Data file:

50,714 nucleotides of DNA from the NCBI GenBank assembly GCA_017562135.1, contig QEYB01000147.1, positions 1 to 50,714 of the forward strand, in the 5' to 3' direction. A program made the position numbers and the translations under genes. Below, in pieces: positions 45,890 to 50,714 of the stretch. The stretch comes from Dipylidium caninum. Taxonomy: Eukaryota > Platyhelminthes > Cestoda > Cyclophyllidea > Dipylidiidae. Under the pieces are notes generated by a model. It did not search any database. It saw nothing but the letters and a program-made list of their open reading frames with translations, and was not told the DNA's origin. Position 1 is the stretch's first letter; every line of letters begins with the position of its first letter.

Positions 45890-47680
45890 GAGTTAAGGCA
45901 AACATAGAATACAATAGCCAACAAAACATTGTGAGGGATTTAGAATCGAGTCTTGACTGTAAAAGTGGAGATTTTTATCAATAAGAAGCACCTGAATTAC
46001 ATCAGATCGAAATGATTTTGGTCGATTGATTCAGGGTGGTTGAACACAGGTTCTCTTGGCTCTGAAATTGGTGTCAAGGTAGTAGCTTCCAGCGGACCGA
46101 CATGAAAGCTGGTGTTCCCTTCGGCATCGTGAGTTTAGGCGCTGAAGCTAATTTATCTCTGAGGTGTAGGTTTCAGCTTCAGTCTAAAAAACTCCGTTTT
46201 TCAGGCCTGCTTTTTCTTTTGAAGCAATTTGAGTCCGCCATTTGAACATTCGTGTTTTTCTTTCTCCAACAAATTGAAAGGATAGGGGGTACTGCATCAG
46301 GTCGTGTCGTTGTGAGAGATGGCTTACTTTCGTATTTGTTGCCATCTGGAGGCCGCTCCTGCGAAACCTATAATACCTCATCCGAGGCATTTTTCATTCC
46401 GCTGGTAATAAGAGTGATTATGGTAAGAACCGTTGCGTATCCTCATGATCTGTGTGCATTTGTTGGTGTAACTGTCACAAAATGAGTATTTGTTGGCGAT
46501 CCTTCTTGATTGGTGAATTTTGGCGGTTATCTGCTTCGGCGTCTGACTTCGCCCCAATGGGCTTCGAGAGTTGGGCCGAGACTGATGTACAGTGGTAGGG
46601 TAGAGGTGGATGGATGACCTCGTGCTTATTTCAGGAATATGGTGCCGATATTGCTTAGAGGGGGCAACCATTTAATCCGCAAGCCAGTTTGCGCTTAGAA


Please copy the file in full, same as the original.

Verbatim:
50,714 nucleotides of DNA from the NCBI GenBank assembly GCA_017562135.1, contig QEYB01000147.1, positions 1 to 50,714 of the forward strand, in the 5' to 3' direction. A program made the position numbers and the translations under genes. Below, in pieces: positions 45,890 to 50,714 of the stretch. The stretch comes from Dipylidium caninum. Taxonomy: Eukaryota > Platyhelminthes > Cestoda > Cyclophyllidea > Dipylidiidae. Under the pieces are notes generated by a model. It did not search any database. It saw nothing but the letters and a program-made list of their open reading frames with translations, and was not told the DNA's origin. Position 1 is the stretch's first letter; every line of letters begins with the position of its first letter.

Positions 45890-47680
45890 GAGTTAAGGCA
45901 AACATAGAATACAATAGCCAACAAAACATTGTGAGGGATTTAGAATCGAGTCTTGACTGTAAAAGTGGAGATTTTTATCAATAAGAAGCACCTGAATTAC
46001 ATCAGATCGAAATGATTTTGGTCGATTGATTCAGGGTGGTTGAACACAGGTTCTCTTGGCTCTGAAATTGGTGTCAAGGTAGTAGCTTCCAGCGGACCGA
46101 CATGAAAGCTGGTGTTCCCTTCGGCATCGTGAGTTTAGGCGCTGAAGCTAATTTATCTCTGAGGTGTAGGTTTCAGCTTCAGTCTAAAAAACTCCGTTTT
46201 TCAGGCCTGCTTTTTCTTTTGAAGCAATTTGAGTCCGCCATTTGAACATTCGTGTTTTTCTTTCTCCAACAAATTGAAAGGATAGGGGGTACTGCATCAG
46301 GTCGTGTCGTTGTGAGAGATGGCTTACTTTCGTATTTGTTGCCATCTGGAGGCCGCTCCTGCGAAACCTATAATACCTCATCCGAGGCATTTTTCATTCC
46401 GCTGGTAATAAGAGTGATTATGGTAAGAACCGTTGCGTATCCTCATGATCTGTGTGCATTTGTTGGTGTAACTGTCACAAAATGAGTATTTGTTGGCGAT
46501 CCTTCTTGATTGGTGAATTTTGGCGGTTATCTGCTTCGGCGTCTGACTTCGCCCCAATGGGCTTCGAGAGTTGGGCCGAGACTGATGTACAGTGGTAGGG
46601 TAGAGGTGGATGGATGACCTCGTGCTTATTTCAGGAATATGGTGCCGATATTGCTTAGAGGGGGCAACCATTTAATCCGCAAGCCAGTTTGCGCTTAGAA